Publications:
Color & Control:
FONTS:

Round Up

These kids spell-to-communicate

A population of non- or minimally speaking individuals living with autism and sensory disorders are testing a new method of communication. Called “spell-to-communicate,” it teaches individuals the purposeful motor skills necessary to spell as an alternative means of communication by trying to achieve syncrony between brain and body. At the Growing Kids Therapy Centre in Washington, DC, activities  include making “eco-graffiti” boards to display the alphabet, using paint rollers and stencils to show letters and words. According to therapists at the centre, as learners catch on to these alternate communication methods, they’re able to let others know what’s on their mind.

A unique element of this method is the incorporation of movement into non-speaking communication. The acts of physically reaching out, pointing, painting, touching or using a stick in the sand create a motor-sensory difference. And, while practice doesn’t make perfect, it does make permanent, according to researchers who are exploring the method’s early positive results. Of course, the ultimate goal is to use a hierarchy of verbal and gestural prompts to allow kids with non-speaking conditions to be part of the conversation, rather than the subject of it.

Read more in an article called “Autism makes it difficult for these students to speak. So they spell,” by Claire Thornton on usatoday.com

Is PANDAS gaining ground?

Short for “paediatric autoimmune neuropsychiatric disorders associated with streptococcal infections,” the number of PANDAS diagnoses has been increasing over the past several decades. But the field isn’t without controversy or dispute.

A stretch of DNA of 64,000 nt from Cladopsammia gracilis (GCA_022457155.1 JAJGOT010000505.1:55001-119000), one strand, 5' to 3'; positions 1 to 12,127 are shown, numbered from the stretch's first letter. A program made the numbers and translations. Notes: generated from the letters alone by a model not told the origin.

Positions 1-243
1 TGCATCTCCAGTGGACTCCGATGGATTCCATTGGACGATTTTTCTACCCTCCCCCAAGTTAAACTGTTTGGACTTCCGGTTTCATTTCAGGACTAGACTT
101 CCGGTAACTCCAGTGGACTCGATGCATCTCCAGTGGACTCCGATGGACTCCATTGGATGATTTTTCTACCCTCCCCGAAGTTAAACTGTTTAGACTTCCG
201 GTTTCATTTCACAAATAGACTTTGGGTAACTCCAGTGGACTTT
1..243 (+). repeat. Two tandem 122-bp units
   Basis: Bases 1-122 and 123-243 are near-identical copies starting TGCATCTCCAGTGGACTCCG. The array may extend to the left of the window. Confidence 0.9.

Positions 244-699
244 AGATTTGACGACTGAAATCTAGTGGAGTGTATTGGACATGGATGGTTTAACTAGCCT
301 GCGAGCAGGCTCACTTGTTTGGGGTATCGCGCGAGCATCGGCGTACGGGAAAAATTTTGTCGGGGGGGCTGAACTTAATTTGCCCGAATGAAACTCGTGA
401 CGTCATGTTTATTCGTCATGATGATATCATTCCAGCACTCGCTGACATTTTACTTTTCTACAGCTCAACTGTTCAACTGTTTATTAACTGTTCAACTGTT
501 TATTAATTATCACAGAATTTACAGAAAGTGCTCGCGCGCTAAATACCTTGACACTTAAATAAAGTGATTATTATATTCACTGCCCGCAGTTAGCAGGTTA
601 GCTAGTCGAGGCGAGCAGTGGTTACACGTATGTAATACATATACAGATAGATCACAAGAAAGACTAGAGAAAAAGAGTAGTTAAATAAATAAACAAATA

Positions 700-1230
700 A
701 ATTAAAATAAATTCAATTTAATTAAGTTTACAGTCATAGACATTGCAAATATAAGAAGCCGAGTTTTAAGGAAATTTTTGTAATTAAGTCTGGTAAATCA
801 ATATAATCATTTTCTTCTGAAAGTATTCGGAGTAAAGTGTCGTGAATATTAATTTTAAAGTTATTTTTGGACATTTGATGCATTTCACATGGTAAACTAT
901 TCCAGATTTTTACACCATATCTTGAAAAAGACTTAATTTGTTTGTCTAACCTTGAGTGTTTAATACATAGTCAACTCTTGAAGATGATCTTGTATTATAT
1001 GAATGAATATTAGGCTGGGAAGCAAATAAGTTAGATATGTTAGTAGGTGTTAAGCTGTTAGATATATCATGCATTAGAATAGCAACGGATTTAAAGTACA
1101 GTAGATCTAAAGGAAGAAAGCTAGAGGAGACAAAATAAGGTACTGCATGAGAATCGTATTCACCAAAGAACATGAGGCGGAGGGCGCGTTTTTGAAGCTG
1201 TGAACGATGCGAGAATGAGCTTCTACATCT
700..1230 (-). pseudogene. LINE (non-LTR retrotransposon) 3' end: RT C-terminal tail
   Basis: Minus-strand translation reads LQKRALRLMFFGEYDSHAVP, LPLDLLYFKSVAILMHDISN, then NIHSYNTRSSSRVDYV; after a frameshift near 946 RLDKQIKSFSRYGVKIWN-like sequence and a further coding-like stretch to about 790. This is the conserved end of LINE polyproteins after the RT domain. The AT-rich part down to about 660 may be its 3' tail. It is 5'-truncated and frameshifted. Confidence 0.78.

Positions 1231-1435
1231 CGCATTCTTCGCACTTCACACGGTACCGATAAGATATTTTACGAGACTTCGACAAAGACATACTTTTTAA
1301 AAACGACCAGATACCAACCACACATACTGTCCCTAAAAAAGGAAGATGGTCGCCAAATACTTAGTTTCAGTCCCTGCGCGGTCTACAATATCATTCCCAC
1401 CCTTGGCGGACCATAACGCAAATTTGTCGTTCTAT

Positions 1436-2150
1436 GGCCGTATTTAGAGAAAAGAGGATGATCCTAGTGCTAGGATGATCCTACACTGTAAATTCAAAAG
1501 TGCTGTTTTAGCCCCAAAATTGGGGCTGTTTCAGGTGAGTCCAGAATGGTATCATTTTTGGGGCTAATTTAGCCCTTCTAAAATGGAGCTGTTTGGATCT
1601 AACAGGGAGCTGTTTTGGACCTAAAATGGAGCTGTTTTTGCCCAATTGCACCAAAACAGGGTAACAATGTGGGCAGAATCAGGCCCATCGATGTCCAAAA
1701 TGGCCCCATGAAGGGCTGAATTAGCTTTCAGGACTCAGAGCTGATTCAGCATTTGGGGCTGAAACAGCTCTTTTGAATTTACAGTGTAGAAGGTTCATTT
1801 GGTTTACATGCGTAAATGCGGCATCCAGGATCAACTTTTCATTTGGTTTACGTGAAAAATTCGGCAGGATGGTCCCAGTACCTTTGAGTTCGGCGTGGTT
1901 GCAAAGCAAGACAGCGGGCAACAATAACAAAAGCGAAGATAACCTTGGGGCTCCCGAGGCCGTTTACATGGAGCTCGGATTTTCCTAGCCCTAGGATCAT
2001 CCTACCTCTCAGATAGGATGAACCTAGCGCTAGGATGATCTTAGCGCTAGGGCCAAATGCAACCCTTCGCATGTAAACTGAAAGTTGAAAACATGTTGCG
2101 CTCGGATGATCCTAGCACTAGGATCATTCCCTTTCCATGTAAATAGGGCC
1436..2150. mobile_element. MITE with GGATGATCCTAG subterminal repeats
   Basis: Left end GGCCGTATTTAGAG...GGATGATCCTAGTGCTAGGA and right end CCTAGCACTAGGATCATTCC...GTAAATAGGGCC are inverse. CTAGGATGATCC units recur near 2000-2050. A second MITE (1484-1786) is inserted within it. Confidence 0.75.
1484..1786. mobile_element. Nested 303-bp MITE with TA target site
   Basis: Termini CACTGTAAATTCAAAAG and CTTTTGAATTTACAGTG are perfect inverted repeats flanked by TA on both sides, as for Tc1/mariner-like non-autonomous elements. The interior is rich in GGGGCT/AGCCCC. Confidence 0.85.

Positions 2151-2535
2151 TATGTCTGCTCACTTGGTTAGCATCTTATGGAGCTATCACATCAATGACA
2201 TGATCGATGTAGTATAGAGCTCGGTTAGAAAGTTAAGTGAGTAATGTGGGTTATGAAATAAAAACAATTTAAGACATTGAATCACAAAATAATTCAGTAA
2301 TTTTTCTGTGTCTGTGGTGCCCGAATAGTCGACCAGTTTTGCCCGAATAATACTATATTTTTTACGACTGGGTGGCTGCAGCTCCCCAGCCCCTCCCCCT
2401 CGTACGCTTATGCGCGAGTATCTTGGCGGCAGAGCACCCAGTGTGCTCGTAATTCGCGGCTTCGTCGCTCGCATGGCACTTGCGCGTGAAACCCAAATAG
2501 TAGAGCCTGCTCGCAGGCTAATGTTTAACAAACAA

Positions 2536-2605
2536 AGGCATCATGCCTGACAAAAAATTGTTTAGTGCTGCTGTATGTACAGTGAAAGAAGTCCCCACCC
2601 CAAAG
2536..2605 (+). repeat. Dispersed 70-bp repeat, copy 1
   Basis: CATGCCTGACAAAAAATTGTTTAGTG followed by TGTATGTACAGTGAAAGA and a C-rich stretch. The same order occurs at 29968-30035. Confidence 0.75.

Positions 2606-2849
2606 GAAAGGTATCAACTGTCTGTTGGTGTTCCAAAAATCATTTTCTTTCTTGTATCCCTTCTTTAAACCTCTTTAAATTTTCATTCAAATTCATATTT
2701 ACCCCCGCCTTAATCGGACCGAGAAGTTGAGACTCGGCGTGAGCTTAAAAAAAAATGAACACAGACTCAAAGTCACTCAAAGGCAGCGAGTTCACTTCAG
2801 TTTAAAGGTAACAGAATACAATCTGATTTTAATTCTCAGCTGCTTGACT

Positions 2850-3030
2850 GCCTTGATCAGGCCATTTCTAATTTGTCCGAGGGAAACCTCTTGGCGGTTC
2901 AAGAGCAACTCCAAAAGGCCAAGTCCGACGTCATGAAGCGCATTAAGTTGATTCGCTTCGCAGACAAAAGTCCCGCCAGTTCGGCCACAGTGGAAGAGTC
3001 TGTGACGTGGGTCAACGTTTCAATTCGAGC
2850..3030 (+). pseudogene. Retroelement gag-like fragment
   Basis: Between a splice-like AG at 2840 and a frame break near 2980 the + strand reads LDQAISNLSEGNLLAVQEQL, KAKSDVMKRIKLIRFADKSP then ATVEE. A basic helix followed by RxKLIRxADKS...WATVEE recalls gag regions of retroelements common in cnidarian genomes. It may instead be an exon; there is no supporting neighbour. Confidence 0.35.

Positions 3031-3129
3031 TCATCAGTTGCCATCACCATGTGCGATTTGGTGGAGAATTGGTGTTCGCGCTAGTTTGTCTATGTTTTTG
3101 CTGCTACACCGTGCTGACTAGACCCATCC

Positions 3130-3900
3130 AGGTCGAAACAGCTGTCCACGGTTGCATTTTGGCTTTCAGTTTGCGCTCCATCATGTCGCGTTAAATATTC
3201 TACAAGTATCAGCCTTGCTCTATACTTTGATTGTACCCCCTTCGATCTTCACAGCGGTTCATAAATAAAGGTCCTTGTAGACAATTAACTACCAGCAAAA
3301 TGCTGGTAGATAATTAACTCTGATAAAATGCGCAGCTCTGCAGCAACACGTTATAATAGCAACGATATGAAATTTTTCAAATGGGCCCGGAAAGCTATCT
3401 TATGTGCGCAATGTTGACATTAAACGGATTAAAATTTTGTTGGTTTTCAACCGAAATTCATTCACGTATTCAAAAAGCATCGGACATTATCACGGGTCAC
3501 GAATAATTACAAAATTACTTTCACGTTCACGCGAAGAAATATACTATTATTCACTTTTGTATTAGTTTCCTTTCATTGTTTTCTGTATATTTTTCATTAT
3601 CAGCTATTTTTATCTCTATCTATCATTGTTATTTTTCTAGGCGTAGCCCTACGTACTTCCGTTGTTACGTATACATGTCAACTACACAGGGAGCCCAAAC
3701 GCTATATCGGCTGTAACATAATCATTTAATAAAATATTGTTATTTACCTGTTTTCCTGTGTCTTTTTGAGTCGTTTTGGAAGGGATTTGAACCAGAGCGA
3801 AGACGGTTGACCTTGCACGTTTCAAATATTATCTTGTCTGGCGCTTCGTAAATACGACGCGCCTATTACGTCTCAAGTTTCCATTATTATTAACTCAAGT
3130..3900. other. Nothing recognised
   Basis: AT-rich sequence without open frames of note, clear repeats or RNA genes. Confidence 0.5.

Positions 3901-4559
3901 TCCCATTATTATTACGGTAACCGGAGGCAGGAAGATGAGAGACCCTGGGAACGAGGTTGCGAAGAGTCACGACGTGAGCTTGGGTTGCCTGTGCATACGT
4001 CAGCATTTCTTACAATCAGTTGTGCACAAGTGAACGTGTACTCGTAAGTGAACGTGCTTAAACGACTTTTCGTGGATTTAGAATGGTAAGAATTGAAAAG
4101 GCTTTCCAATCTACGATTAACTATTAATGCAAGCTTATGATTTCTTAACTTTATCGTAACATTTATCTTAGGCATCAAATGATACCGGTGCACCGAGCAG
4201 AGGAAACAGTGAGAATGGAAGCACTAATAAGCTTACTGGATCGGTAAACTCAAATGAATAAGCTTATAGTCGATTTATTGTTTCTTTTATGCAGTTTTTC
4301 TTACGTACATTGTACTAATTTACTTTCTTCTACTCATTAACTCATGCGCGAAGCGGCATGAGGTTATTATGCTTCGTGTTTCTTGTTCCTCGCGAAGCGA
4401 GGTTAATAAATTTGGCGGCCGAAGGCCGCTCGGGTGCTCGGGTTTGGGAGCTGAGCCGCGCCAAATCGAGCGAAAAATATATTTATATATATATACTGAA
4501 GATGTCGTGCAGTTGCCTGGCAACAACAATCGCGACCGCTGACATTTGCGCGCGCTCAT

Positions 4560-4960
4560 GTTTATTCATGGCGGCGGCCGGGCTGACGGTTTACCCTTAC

Said to have emerged around 40 years ago in the wake of a resurgence of rheumatic fever in one US state and the subsequent development of Sydenham chorea or (Saint Vitus dance) in some children, PANDAS began to be considered by some scientists and family members as a separate condition to autism or ADHD.

In 1998, paediatric neuro-psychiatrist Dr. Susan Swedo proposed five criteria to diagnose PANDAS and differentiate it from a late presentation of autism:

1. The presence of obsessive-compulsive disorder or a tic disorder (as in Tourette’s syndrome)

2. Sudden onset prior to puberty

3. A waxing and waning pattern of trait severity

4. An association between strep throat and behavioural traits

5. Neurological abnormalities such as jerking movements or problems with co-ordination

PANDAS continues to be surrounded by naysayers, but Swedo marches on in her quest. In 2019, she left the National Institute of Mental Health and joined the PANDAS Physicians Network as its chief science officer.

Source: spectrumnews.org

Rainy with a chance of depression

There is research that tells us that the weather has little to do with mood, but most of the evidence suggests the contrary.

Rainy days can affect highly sensitive people a lot, and inclement weather can sometimes bring both us and our kids down. We tend to prefer sunshine and warmer climates but, despite it often bringing cheerier moods, researchers have found that hot weather actually makes many of us more aggressive. One study even estimated a four per cent increase in interpersonal violence and a sizeable 14 per cent increase in intergroup conflict with temperature increases.

Another research team found that with high levels of humidity, men achieved lower scores on concentration tests and reported more sleepiness. Elsewhere, scientists discovered that our happy spring vibe often dips in April and May. The theory is that as we adjust to sunlight, allergies and toxins in the air, and feel the pressure of more or limited
social interactions, our moods change.

In a study published in Psychological Science, researchers followed 600-plus people and found that pleasant, warmer spring weather was related to a better mood, sharper memory and a greater appetite for creativity and exploration as time spent outside increased.

The moral of the story for you and your kids: Make hay while the sun shines, stay out of strong heat and humidity, and prep some fun, mood-boosting activities for those wet and stormy days.

Related Articles

Recent Articles

Complimentary Issue

If you would like to receive a free digital copy of this magazine enter your email.

Accessibility